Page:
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Going Up: 1900

Circa 1900. "New York financial district from the Woodbridge Building." The Park Row building at right was the world's tallest office tower. View full size.

Circa 1900. "New York financial district from the Woodbridge Building." The Park Row building at right was the world's tallest office tower. View full size.


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"Bird's Eye" view

The Wireless Mast

The wireless mast is found on top of the Western Union Building, also designed by George B. Post, built 1872-1875 (demolished 1913). The top floors of the building, originally under an enormous mansard roof, were rebuilt as seen here after a fire in 1890.

Brutally ugly?

Huh? How about fascinating? There is so much variety and interest in this picture - different eras of building, signs, churches, spires, flags, open windows, residential next to commercial and on and on. I could look at it over and over and discover something new every time I did. What do you get with a modern cityscape - one boring glass box after another - no life to be seen half the time.

Park Row streetside

Shows a more appealing view of building even if though overwhelming in height for its neighbors.

St. Paul Building

Left of the Park Row is the 26-story St. Paul Building, built 1895-1898 and demolished in 1958. It was one of the last skyscrapers designed by George B. Post, a pioneer of tall building construction in New York. Alas, it was not well received by the architectural critics of the time, and they were thinking primarily of the front of the building. What we see here are the naked backsides of the St. Paul and Park Row.

The wireless mast

More likely, that tower was part of a signal flag system operated by a newspaper, perhaps the Journal of Commerce or the Wall St Journal or, more likely, the World. Merchants on Wall Street needed to know when cargo vessels were approaching the port. There was a series of flag stations which stretched from lower Manhattan to Sandy and out on Long Island. This tower was probably on a newspaper building on Park/Newspaper Row.

And at the moment of exposure,

a guy on the top floor of the Sheldon Building decides to look out the window, and draw a breath of not-so-fresh air.

Dig the McKinley & Roosevelt Campaign Banner!

Very bottom - middle of the picture. At the time this picture was taken Teddy Roosevelt was Governor of New York and the NY Republican political machine was looking to get him out of the way. Their bright idea - convince him to run as VP with McKinley! At the time the VP position was even more powerless than it is today and the Republicans saw this as a safe parking place for a progressive that was causing them no end of headaches. He was, in effect, kicked upstairs (but he apparently went willingly). Less than a year later (September 1901) McKinley was assasinated and Roosevelt ascended to what he gleefully described as his "bully pulpit"!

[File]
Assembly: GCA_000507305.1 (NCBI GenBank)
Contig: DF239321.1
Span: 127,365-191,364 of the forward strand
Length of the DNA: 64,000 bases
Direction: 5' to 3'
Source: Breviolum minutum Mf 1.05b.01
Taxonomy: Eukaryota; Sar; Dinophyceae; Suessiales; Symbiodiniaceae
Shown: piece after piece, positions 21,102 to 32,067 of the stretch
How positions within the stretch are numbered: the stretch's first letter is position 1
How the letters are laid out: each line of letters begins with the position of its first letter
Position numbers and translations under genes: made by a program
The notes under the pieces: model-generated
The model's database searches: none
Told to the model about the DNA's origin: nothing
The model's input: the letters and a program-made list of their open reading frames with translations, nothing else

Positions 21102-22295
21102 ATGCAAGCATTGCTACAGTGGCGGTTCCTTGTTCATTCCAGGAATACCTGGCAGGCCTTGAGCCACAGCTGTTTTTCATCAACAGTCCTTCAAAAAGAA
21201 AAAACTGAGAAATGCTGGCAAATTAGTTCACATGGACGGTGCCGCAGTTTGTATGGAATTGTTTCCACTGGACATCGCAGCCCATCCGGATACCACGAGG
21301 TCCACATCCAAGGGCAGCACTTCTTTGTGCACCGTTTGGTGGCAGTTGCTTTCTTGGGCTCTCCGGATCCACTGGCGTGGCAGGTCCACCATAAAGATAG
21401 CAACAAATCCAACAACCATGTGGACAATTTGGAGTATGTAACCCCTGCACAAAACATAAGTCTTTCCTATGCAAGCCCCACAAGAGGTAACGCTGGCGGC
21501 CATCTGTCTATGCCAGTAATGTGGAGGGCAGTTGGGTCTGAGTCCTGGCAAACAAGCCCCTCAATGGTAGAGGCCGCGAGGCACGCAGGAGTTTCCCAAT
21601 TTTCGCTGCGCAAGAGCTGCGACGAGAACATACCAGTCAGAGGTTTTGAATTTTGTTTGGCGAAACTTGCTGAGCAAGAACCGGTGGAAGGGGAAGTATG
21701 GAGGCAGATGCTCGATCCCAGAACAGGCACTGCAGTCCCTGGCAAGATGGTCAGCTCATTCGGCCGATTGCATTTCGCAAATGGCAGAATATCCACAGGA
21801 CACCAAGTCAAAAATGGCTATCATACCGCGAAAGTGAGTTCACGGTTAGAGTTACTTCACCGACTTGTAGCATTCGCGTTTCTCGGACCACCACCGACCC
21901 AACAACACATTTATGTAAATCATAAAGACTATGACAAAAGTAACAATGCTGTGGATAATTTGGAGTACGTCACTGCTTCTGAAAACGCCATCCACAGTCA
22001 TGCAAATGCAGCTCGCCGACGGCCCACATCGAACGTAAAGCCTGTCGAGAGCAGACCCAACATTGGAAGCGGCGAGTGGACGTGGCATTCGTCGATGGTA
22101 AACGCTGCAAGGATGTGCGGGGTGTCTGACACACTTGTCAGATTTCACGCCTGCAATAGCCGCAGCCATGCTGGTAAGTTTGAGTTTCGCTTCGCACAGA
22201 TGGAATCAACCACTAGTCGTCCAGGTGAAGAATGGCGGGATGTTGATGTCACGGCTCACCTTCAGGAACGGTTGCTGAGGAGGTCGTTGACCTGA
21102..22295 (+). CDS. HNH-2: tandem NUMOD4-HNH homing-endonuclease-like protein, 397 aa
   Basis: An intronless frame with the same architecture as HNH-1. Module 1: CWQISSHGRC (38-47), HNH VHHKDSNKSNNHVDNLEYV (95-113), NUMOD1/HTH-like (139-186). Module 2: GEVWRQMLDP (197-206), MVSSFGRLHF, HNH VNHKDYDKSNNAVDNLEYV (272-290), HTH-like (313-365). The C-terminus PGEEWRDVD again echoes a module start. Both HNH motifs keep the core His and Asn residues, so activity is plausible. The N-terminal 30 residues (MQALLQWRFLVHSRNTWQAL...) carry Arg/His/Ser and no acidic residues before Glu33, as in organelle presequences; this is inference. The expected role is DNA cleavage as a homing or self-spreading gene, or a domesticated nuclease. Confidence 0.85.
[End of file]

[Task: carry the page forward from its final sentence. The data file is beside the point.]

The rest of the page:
Cupola statues

I would like to know more about the statues around the Park Row building cupolas. They are gone now. So are the flagpoles. It irks me that so many classic buildings have been stripped of such unique adornments.


That is one homely skyscraper.

November 3, 1900

Based on the banners in the street, I'd bet that the photo was taken on the day of the great Sound Money Parade (November 3, 1900), in support of the Republican ticket. According to the New York Times the following morning, the 84,000-member parade included trade associations such as the Jewelers McKinley & Roosevelt Club, and the Drug, Chemicals, Paint, Varnish, and Oil Trades' McKinley & Roosevelt Sound Money Club (perhaps called the DCPVOTMRSMC).

Park Row Building

The Park Row Building is still there. It was built between 1896 and 1899. It held the distinction of the world's tallest office tower (391 feet, 30 floors) until 1908 when the 47-story Singer Building went up (612 feet). It was landmarked in 1999.

Gotham Gothic

And people complain about "glass box" skyscrapers! This is one brutally ugly cityscape.

Wireless Mast!

Early radio. Gotta love it.

What a Picture

This one is amazing. Manhattan in 1901. I see laundry hanging on lines. Not an automobile or a window air conditioner. Not an airplane or a dirigible. Not a TV antenna or a radio transmitting tower. What we have is the turn of the last century that would create more scientific paraphernalia in a few years than the world saw since its inception.

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